E-learning in context: An assessment of student inequalities in a university outreach program
AbstractE-learning technologies are often seen as a driving force in the democratisation of contemporary education. However, few researchers have focused on inequalities in online learners' access to technologies or their abilities to use them. In 2009, we assessed The University of Western Australia's SmARTS outreach program, investigating the advantages and disadvantages of employing online learning in the local context of Perth, Western Australia. SmARTS uses blended learning techniques, combining both online and face to face methods. However, our discussion here is based primarily on the online component. Our research methods included the collection of 52 student surveys, a group interview with the 2009 tutors, and our own observations and experiences. Our findings suggested that students were not particularly savvy with technology, in contrast to the common assumption. We also found that the location of students' residences and the types of schools they attended had an impact on their self-assessed online participation, the reliability and speed of their Internet connections, and their confidence and ease with using computers and the Internet. Our findings revealed that the social inequalities present in the context of Perth had an impact on whether students were advantaged or disadvantaged by the online component of SmARTS.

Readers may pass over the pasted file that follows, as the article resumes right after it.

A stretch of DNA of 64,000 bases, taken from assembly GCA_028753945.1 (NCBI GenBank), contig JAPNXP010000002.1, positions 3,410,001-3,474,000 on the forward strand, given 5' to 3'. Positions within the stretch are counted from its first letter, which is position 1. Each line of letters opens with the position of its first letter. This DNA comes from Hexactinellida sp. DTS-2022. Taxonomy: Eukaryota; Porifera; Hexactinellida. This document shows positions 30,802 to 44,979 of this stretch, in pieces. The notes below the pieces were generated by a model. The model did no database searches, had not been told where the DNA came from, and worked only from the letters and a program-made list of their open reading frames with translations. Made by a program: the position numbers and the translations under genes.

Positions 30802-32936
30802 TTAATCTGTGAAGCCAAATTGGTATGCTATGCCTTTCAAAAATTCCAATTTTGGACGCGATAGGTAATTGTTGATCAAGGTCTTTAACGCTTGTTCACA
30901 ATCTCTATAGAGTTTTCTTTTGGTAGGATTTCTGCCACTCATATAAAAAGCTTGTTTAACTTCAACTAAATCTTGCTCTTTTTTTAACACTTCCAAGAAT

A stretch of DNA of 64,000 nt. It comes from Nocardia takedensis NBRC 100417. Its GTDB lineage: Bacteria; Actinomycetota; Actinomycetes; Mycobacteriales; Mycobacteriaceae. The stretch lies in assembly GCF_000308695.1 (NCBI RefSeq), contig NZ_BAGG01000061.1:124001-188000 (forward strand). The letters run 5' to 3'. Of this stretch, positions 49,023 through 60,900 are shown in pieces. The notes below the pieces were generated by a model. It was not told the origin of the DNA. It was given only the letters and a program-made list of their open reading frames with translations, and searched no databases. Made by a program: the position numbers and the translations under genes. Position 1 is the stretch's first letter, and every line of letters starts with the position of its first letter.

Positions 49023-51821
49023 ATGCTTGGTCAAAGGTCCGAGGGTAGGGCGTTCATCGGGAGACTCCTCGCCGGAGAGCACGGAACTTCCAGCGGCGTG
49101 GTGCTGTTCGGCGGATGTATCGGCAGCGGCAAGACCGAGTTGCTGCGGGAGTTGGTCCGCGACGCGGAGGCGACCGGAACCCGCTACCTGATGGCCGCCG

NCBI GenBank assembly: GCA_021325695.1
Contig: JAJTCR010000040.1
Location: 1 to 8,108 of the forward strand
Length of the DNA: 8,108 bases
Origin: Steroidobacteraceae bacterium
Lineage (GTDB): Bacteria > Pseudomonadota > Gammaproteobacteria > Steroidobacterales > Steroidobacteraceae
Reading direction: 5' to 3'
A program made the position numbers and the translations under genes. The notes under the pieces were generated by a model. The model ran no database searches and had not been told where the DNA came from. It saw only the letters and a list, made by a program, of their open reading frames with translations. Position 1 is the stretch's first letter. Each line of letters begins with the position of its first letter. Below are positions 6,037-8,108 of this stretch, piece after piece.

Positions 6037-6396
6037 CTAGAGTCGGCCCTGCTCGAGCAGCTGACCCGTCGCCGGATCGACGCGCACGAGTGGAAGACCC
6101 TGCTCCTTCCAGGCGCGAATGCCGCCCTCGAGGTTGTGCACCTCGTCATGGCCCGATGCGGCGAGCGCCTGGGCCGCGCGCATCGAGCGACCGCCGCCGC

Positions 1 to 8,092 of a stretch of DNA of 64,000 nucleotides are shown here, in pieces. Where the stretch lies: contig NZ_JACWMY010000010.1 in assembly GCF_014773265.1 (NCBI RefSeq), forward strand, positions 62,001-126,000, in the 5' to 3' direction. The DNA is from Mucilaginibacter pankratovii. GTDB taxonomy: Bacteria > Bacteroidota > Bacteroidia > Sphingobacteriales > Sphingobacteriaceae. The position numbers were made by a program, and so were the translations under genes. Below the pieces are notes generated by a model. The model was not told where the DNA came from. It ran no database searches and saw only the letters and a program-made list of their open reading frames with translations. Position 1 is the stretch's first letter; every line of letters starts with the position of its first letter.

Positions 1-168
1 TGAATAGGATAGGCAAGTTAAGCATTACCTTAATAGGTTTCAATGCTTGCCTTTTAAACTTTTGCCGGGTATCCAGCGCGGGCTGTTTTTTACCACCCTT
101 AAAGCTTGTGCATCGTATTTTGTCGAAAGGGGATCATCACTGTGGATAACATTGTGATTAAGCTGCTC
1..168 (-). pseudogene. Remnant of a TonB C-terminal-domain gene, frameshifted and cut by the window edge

Articles published in the Australasian Journal of Educational Technology (AJET) are available under Creative Commons Attribution Non-Commercial No Derivatives Licence (CC BY-NC-ND 4.0). Authors retain copyright in their work and grant AJET right of first publication under CC BY-NC-ND 4.0. Users have the right to read, download, copy, distribute, print, search, or link to the full texts of articles in this journal, and to use them for any other lawful purpose.
Articles published in AJET can be copied, communicated and shared in their published form for non-commercial purposes provided full attribution is given to the author and the journal. Authors are able to enter into separate, additional contractual arrangements for the non-exclusive distribution of the journal’s published version of the work (e.g., post it to an institutional repository or publish it in a book), with an acknowledgement of its initial publication in this journal.
This copyright notice applies to articles published in AJET volumes 36 onwards. Please read about the copyright notices for previous volumes under Journal History.